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shrinkykitten

"...another reason I'm intrigued with the hanged of Salem, especially the women, is that a number of them aroused suspicion in the first place because they were financially independent, or sharp-tongued, or kept to themselves. In other words, they were killed off for the same sort of life I live right now but with longer skirts and fewer cable channels." Sarah Vowell, The partly cloudy patriot.

6.11.2007

Not sure how to title this.

Today I took the bus to school to pick up the papers my TA decided she is too tired to grade (oh yes, I was happy to get that email. Not!). On my way there, a man got on with a little boy. The man was very tall, very thin, and I think very gay. Oh, and very white. The little boy was very little (maybe 3?) and very black, and called the man "Daddy."

They sat down next to me. Two black women across from me started whispering to each other and staring at the man and boy. A few minutes later, a black woman got on the bus and very obviously stared at the man and boy as she walked past.

It seemed to me as though the reactions of these three women was fairly negative - which is interesting to me because I'm not sure why - and I would have liked to have eavesdropped to learn why. Is it because the dad is white? Or maybe gay?

I know I had a negative reaction to them but it's because the dad's interactions with the boy really bothered me. He kept telling the little boy that he was getting on the dad's nerves. He also kept telling the little boy that he was being "crazy." He then would tell him that I was bothered by the little boy's behaviors (which wasn't true) - and I think that is inappropriate to put on others. His interactions with the little boy were pretty negative - which bothered me a lot. It may also have bothered me more because if he is gay, I think part of me wants him to be the paragon of parenthood so as not to cause people to create more negative views of gays and lesbians as parents. I wanted him to be a super parent, which isn't fair.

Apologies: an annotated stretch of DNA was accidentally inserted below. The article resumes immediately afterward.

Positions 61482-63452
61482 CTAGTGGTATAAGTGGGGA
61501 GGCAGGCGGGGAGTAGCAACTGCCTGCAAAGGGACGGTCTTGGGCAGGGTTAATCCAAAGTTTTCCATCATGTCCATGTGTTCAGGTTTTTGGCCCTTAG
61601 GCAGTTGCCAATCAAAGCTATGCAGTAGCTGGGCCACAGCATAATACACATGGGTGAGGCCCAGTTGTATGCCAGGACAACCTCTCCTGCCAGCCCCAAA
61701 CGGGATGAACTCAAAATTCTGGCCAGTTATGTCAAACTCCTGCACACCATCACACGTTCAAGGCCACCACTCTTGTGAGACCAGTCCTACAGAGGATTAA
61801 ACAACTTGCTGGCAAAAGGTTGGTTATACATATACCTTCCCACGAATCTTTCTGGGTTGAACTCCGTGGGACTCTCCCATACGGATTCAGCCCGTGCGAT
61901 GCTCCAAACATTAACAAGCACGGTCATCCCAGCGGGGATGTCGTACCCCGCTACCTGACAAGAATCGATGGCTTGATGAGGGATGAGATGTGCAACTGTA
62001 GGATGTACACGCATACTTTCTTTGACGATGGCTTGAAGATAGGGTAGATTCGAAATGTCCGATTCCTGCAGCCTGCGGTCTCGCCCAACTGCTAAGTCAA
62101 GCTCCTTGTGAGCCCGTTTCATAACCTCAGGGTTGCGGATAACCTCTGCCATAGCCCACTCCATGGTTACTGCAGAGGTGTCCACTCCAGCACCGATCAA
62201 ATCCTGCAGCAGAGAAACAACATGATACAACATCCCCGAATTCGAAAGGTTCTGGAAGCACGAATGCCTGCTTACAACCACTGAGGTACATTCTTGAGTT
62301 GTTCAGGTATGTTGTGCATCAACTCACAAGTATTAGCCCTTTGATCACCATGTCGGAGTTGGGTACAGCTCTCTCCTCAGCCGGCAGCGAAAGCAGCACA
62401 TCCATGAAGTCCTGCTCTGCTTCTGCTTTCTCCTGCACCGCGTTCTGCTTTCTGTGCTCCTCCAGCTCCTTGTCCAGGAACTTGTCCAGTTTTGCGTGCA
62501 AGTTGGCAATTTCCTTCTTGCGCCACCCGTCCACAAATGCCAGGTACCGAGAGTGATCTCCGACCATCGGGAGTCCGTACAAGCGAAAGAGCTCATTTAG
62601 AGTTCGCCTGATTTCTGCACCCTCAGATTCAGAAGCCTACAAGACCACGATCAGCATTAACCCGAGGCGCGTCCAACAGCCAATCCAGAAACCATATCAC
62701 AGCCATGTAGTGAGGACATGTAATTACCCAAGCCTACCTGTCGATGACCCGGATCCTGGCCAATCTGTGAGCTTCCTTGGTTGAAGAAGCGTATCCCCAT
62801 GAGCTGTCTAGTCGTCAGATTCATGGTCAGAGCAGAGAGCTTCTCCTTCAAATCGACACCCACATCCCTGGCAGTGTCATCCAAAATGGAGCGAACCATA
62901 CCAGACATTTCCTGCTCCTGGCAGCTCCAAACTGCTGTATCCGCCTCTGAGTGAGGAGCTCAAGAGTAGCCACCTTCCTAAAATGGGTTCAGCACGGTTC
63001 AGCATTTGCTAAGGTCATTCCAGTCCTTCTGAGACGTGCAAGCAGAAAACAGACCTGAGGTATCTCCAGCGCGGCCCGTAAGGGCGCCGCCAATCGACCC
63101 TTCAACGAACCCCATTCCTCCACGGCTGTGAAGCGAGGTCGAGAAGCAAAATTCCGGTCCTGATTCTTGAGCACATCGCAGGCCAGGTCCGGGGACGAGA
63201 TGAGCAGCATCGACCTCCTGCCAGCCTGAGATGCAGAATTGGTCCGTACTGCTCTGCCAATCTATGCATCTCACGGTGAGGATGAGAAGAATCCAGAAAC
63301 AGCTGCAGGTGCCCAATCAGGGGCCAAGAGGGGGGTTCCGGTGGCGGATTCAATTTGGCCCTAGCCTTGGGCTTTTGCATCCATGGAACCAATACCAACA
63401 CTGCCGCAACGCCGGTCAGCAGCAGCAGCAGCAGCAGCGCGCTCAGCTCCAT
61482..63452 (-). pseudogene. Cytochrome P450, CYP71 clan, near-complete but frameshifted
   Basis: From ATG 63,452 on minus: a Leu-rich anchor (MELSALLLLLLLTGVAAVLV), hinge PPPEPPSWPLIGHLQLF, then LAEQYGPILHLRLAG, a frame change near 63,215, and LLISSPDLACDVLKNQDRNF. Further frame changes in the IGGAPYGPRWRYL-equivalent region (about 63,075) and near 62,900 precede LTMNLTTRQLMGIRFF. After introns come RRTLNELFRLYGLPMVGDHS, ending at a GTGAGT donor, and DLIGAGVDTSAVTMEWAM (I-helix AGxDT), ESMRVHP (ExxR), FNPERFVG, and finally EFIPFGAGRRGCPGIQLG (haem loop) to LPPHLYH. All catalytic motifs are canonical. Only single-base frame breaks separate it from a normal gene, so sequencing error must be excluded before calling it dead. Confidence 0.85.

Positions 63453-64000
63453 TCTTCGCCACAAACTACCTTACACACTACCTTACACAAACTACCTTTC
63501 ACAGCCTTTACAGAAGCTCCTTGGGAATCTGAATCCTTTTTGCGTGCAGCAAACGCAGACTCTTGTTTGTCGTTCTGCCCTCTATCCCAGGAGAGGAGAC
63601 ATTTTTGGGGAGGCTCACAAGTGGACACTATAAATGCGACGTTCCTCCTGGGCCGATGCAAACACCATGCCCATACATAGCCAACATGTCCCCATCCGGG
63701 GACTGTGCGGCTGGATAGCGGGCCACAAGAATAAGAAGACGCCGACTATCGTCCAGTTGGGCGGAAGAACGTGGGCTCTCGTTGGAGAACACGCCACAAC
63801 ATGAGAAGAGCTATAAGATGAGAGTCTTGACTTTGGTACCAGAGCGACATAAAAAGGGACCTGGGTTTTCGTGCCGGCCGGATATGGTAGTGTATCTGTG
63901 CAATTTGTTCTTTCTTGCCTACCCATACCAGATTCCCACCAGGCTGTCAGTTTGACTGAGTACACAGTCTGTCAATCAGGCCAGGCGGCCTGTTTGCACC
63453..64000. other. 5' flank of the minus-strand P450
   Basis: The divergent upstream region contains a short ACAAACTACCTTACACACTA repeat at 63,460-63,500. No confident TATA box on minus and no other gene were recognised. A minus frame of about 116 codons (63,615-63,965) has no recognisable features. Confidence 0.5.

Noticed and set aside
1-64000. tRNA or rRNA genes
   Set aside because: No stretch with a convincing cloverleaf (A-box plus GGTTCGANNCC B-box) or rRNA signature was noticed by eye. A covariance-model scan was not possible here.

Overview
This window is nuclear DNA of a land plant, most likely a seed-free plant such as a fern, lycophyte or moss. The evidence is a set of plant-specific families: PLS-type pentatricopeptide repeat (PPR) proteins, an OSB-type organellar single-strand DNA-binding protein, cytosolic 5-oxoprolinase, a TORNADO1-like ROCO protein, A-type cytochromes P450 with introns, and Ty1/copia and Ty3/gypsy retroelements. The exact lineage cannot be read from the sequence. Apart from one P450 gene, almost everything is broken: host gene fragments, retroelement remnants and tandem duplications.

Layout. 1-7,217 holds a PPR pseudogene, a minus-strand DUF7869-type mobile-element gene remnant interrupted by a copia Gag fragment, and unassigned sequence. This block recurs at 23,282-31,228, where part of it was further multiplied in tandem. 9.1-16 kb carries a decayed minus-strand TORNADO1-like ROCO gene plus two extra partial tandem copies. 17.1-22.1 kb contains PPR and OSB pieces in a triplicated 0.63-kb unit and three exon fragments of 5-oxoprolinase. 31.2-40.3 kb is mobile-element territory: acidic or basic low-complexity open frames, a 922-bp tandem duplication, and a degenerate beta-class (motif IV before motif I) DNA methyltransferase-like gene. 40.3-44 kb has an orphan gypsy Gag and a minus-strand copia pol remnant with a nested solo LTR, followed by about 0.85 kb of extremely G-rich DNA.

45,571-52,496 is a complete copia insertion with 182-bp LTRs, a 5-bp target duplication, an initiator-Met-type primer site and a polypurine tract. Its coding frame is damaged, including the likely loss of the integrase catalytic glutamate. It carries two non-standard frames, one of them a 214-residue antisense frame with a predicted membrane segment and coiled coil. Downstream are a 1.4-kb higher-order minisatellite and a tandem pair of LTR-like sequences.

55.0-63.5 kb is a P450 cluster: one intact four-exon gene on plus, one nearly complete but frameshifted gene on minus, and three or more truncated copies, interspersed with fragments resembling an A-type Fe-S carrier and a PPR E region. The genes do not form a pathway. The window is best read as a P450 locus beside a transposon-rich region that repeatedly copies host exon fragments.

I was thinking too about white people adopting black kids. I guess I am making an assumption that the kid was adopted, but I don't think I'm totally off on that. The kid's verbal abilities seemed to be not where I would expect for his age - so he may have some sort of disability.

Previously I have argued that one of the reasons I disagree with fertility treatments is that there are so many kids in the US who desperately need parents. In particular, the foster care system is filled with kids who need stability and caring. Many of those kids in this city are African American as African American kids are less likely to get adopted than white kids.

But if white parents adopt black kids - is that good or bad? Or both? Part of me thinks that it is better for black kids to be adopted by white parents than to languish in the foster care system. But, what is the implication of that? I feel like I don't totally have the language to discuss this well.

I guess I could see it as being somewhat insulting for white people to swoop in and "save" these black kids. It might almost make it seem like we think that the kids need white people to save them - that the black community is unable to care for them. The kids will then be raised in a way that is at least somewhat divorced from their cultural heritage, which could be isolating and confusing. A friend of mine in college was the only black kid raised by a white family in a very very white town, in a very very white state. It totally messed with her identity.